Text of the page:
Royal Commission into the Protection and
Detention of Children in the Northern Territory

 Commission hears from staff, managers and ministers responsible for youth detention

This week the Royal Commission into the Protection and Detention of Children in the Northern Territory resumed public hearings in Alice Springs.

The Commission heard many perspectives, including from those responsible for youth detention in the Northern Territory, those working in the system and from young people in the system.

Current and former detainees spoke about their personal experiences in detention and gave an account of their time in Aranda House and the Alice Springs Youth Detention Centre.
The youth justice officers gave evidence about some specific incidents and some of the difficulties they face in doing their jobs.

The Commission heard from people who were in charge – in both Alice Springs and Darwin - about why they made some of the decisions they did.

A range of experts gave evidence about their experiences with youth detention. These included:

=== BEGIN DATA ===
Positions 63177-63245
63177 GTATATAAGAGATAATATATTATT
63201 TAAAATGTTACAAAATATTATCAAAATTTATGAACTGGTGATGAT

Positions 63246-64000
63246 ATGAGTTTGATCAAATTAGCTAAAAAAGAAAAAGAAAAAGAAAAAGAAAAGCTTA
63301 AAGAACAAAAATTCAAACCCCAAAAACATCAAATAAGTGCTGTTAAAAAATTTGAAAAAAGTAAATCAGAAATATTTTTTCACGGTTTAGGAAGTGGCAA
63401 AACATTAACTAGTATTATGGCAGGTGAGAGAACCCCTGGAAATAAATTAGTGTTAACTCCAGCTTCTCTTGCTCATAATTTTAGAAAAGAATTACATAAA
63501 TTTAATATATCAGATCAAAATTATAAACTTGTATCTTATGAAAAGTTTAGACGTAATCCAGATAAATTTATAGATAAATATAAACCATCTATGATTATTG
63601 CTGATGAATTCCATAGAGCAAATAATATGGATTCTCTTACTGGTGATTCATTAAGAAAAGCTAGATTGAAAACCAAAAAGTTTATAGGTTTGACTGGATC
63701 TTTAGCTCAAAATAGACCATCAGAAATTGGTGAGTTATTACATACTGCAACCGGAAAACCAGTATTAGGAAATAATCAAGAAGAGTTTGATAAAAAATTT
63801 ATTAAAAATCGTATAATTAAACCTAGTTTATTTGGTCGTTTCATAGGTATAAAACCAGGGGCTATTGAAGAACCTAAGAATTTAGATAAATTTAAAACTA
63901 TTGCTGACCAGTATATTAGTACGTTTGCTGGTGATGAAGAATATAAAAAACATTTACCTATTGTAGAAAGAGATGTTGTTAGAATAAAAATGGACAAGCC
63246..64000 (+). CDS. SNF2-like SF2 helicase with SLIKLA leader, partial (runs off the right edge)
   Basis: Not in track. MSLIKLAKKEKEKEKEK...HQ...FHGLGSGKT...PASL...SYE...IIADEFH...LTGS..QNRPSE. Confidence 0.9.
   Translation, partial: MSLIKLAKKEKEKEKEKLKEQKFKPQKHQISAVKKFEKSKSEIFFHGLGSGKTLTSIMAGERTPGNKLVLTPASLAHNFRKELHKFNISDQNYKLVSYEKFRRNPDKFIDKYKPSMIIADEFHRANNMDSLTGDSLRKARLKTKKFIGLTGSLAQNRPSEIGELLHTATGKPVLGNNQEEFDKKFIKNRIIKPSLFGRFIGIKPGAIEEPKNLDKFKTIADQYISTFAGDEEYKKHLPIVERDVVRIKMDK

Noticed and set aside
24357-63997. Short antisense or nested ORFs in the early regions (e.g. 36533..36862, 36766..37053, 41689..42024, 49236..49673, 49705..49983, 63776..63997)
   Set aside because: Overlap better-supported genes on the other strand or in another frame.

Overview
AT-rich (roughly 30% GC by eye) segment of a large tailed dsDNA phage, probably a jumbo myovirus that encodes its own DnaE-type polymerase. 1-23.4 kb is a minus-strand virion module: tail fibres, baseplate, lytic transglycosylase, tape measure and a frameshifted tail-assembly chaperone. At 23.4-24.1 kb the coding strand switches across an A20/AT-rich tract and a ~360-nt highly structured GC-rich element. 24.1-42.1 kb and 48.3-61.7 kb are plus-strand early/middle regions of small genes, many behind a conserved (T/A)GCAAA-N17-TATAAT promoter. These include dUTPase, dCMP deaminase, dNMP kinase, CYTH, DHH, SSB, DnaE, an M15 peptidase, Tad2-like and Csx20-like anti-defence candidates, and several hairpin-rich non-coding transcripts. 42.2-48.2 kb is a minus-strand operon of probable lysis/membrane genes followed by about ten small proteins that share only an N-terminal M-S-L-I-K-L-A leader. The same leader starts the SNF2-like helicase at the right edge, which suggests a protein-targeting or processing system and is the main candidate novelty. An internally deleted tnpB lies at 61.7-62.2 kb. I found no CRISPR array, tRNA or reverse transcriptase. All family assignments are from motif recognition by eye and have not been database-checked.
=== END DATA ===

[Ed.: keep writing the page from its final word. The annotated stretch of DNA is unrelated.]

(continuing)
• Professor John Rynne, Director Youth Forensic Service, Griffith University
  • Panel - Marion Guppy, Deputy Chief Executive, School Education; David Glyde, teacher; Brett McNair, Acting Principal, Tivendale School
  • Antoinette Carroll, Coordinator of the Youth Justice Advocacy Project (CAALAS)
  • Christine Conners, General Manager, Darwin Region & Strategic Primary Health Care

Information is gathered by the Royal Commission in a number of ways including through our public hearings, submissions, site visits, stakeholder engagement and community meetings.

As part of this information gathering, the Commissioners also met with Alice Springs Police Officers this week who spoke about their experiences on the frontline with young people, and put forward suggestions for areas of improvement.

The Community Engagement team also met with a number of community leaders in Alice Springs who are working on the ground to support young people in the region. 

The transcripts, statements and exhibits from the Alice Springs public hearings are available on the Royal Commission website.

From Monday, the Commission continues public hearings in Darwin and will hear from a large number of vulnerable witnesses, current and former youth justice officers and those who had responsibility for the system.

You can view the full witness list on the Royal Commission website.

You can follow the Royal Commission on Facebook and Twitter for regular updates.